Giving new agents proper attention should be a top priority for brokers, says NAR President John Smaby. Here’s why mentoring is key.
NAR president John Smaby, left, with 2019 AE Institute Chair Ryan Conrad

© National Association of REALTORS®

Smart Jam: NAR President John Smaby, left, with 2019 AE Institute Chair Ryan Conrad, “tunes in” to your needs at a professional development confab in Austin, Texas, in late March.

This issue highlights dynamic real estate professionals under the age of 30. Young pros represent the future of this industry, of course, but for many the absence of a steady paycheck and student debt and can make it tough to sustain a real estate career.  What do you wish you knew when you started out in the business 40 years ago?

Successful real estate agents are also successful business executives. Early in my career, I wish I’d known that as an agent, essentially, I was the CEO of my own corporation. Effective CEOs surround themselves with people they want to work with—those who can thrive within a company’s distinct culture or brand. Just as a broker interviews new agents, agents absolutely need to interview companies. Meet with the office manager; connect with other agents; inquire about training, technology, and mentoring opportunities. Be sure to have a good sense of the office dynamics before you commit.

How else can brokers encourage collegiality?

In my office, every new agent works with a mentor—it’s part of our culture. I am so proud of seeing many agents I’ve mentored grow and excel. One agent in particular comes to mind—Judd. When he started, I suggested we meet first thing in the morning for five minutes, every day, Monday through Friday, when we’d review his plan for the day. Judd and I developed a 60-day training plan, and in less than a year, he went from being the guy who asked all the questions to the guy everyone came to with questions. He’s now one of the most revered people in the office. I encourage brokers to make mentoring part of their team’s standard operations. Brokers can inspire agent collaboration through social activities, training events, and volunteer opportunities.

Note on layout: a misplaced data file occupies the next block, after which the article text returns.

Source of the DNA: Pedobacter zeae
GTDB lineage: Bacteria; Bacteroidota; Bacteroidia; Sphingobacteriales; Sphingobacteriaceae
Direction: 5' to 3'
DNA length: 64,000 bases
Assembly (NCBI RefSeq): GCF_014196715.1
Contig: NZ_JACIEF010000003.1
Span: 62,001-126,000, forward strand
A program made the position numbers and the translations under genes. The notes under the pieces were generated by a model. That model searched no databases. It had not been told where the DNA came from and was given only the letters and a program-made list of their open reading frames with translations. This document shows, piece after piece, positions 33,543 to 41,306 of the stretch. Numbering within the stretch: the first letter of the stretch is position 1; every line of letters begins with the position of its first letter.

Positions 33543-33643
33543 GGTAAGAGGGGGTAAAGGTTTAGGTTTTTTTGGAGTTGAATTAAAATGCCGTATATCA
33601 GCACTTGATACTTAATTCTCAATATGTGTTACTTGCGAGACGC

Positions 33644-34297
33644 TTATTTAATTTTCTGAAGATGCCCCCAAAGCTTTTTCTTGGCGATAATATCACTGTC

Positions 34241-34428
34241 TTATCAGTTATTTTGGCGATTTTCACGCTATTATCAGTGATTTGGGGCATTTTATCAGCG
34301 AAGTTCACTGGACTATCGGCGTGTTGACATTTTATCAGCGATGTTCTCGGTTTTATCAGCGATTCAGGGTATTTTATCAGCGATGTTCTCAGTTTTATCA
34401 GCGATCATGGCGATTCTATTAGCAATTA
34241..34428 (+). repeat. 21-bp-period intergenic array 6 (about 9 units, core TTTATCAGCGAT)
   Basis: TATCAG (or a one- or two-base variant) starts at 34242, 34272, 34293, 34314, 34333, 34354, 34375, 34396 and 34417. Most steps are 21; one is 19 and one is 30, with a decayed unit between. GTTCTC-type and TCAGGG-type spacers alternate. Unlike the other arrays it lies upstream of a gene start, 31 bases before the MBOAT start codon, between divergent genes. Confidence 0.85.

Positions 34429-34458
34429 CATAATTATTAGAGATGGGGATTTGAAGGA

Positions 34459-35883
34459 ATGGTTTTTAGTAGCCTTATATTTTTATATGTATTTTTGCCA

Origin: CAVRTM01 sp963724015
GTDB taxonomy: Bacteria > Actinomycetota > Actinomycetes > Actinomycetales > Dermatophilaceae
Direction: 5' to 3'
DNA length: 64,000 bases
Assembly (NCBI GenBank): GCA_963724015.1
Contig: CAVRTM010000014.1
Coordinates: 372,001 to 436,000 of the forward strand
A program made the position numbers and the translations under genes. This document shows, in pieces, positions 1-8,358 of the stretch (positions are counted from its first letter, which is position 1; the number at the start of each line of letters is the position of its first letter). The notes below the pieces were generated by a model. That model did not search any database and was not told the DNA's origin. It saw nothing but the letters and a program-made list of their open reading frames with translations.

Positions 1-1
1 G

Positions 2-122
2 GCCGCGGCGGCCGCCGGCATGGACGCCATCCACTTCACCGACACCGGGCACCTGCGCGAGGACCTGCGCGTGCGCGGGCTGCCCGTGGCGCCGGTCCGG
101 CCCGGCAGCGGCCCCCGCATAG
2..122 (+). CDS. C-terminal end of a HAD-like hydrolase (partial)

Young people may also be interested in a Fannie Mae program that offers debt consolidation and refinancing options to help buyers and owners burdened by student loans. How is NAR working to address the student debt issue?

In 2017, NAR and the nonprofit American Student Assistance conducted a study on millennial student loan debt. We found this debt was holding back millennials from financial decisions. It’s alarming. Despite being in the prime homebuying years, most of those with student debt currently don’t own a home and cite the debt for their delay in buying. NAR has been working with industry partners, including Fannie Mae, on this issue for some time. We supports financial education to better position current and future debt holders to make wise choices about their careers and the debt they take on. More recently, we’ve advocated for employers to receive preferential tax treatment when assuming these loan payments for their employees and for those borrowers to receive tax relief on that benefit.